Hiroshima Memo: History-based understanding is crucial in sharing the experience of Hiroshima in South Korea

by Akira Tashiro, Executive Director of the Hiroshima Peace Media Center

“Hibakusha are hibakusha, no matter where they reside.” This is the message printed on the Kwak Kwi Hoon’s business card. In this spirit, Mr. Kwak, 84, has been fighting for over 40 years on behalf of Korean A-bomb victims living in South Korea. He has been seeking to win the same status for them under the Atomic Bomb Survivors Relief Law as Japanese hibakusha, but the Korean hibakusha have often been denied these relief measures.

Mr. Kwak experienced the atomic bombing of Hiroshima while conscripted to the former Imperial Japanese Army. It was natural, then, that he would come to press the Japanese government for an apology and compensation over the effects of its colonial rule in Korea. At the same time, he has had to contend with the lack of awareness in South Korea about the damage wrought by the atomic bombings and about A-bomb survivors.

The dominant view in South Korea is that the atomic bombings of Hiroshima and Nagasaki led to the surrender of Japan and hastened the liberation of Korea from Japanese rule. For this reason, with the gap in perception between the Korean and the Japanese people so great when it comes to the bombings, it is difficult to appeal for nuclear abolition and peace on the Korean Peninsula. In 2004, members of the Hiroshima World Peace Mission, including an A-bomb survivor, visited China and South Korea and were taken aback by this gap in perception.

Mr. Kwak, who experienced the tragedy of the bombing of Hiroshima firsthand and knows the situation in both South Korea and Japan in regard to the bombings, was invited to take part in the Peace Mission session held in South Korea. In an exchange with young people in their 20s and 30s, the participants discussed nuclear weapons development in North Korea. Those who supported the idea of nuclear weapons possession argued that “Nuclear weapons are vital for the protection of our nation. And it’s unfair for North Korea to be prevented from possessing them when other countries, like the United States, hold them.” In response, Mr. Kwak, a former high school principal, cautioned them by saying, “Remember that nuclear weapons might be used at any time.”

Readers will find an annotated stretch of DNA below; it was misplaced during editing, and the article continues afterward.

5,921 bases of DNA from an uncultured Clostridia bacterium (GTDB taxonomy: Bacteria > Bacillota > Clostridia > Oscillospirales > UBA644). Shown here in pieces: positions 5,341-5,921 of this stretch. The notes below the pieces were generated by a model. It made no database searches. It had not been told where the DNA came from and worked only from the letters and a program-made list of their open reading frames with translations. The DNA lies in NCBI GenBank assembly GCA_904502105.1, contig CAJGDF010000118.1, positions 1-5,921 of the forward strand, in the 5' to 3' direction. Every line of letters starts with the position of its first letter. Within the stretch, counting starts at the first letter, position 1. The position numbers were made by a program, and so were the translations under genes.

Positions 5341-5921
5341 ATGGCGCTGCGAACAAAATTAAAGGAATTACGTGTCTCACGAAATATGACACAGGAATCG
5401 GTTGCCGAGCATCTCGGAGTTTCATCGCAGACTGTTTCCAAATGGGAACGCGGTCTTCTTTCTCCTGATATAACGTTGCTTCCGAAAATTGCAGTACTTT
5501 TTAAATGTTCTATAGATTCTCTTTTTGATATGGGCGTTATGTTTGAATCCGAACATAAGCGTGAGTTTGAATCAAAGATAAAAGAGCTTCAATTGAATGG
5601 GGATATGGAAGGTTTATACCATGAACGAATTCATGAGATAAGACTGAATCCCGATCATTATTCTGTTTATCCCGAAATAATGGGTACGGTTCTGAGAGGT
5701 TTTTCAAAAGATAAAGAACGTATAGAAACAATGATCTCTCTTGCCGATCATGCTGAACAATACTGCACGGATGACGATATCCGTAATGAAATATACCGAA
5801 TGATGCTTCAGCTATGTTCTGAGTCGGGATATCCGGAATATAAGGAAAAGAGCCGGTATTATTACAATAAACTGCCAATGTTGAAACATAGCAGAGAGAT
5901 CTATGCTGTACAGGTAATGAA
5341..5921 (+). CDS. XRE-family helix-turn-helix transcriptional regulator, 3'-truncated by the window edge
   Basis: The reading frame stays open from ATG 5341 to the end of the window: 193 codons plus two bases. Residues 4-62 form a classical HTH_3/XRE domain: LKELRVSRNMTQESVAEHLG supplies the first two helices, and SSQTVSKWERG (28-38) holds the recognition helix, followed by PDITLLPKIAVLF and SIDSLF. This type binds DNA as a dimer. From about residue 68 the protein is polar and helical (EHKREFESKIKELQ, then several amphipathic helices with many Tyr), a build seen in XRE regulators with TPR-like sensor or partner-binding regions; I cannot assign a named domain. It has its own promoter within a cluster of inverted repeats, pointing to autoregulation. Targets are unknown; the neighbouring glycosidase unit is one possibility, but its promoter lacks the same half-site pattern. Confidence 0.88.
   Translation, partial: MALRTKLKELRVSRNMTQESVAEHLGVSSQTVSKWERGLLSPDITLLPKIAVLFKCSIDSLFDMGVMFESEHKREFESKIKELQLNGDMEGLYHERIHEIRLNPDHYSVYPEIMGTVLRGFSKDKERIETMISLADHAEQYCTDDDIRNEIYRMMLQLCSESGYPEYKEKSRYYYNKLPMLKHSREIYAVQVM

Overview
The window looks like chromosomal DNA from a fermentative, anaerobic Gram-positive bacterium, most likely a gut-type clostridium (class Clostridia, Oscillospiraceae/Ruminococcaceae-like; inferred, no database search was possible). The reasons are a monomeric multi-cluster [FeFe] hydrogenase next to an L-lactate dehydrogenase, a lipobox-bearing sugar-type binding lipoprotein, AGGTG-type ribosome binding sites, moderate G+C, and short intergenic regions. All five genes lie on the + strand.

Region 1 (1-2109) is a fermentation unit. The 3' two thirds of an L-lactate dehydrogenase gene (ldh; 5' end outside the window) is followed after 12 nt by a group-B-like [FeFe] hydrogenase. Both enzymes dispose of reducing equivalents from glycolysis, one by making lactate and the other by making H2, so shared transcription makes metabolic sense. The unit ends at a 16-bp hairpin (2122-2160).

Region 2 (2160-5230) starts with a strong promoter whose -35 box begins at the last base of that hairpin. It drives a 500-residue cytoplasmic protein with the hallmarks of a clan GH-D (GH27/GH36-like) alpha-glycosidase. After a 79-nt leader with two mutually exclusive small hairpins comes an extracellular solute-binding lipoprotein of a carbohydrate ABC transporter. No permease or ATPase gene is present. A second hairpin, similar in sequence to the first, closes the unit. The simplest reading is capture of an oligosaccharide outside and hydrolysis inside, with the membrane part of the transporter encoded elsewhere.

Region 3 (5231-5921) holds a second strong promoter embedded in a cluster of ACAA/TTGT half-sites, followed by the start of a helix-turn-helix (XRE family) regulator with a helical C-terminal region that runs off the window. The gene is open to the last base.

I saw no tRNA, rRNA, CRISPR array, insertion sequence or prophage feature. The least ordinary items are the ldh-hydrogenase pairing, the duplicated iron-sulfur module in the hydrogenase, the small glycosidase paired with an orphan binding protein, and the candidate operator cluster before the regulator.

North Korea conducted its second nuclear test at the end of May. Mr. Kwak expressed strong concern over future nuclear weapons development in the region, warning, “If Japan should develop nuclear weapons to counter North Korea, East Asian countries would be exposed to the constant threat posed by nuclear arms.”

There are believed to be a sizable number of people in South Korea who feel that the nuclear weapons developed by North Korea could be shared if the two Koreas are reunited. In Japan, too, some politicians claim that nuclear weapons are needed for protection. Mr. Kwak finds both ways of thinking to be extremely dangerous. “The U.S. and the nations neighboring North Korea should work together to stop nuclear development in North Korea,” he stressed.

Perhaps, for some of the Japanese people, Mr. Kwak’s candid opinions cause discomfort. However, taking his frank view seriously is the only way to lead both Japan and South Korea to a better understanding of one another based on our shared past. At that point, Hiroshima’s appeal for peace would strike a more responsive chord among the South Korean people. And the number of South Korean cities that have joined Mayors for Peace, standing currently at only three, would surely increase.

(Originally published on June 8, 2009)

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Kwak Kwi Hoon, honorary president of the South Korean Atomic Bomb Sufferers Association, speaks in Hiroshima (June 13, 2009)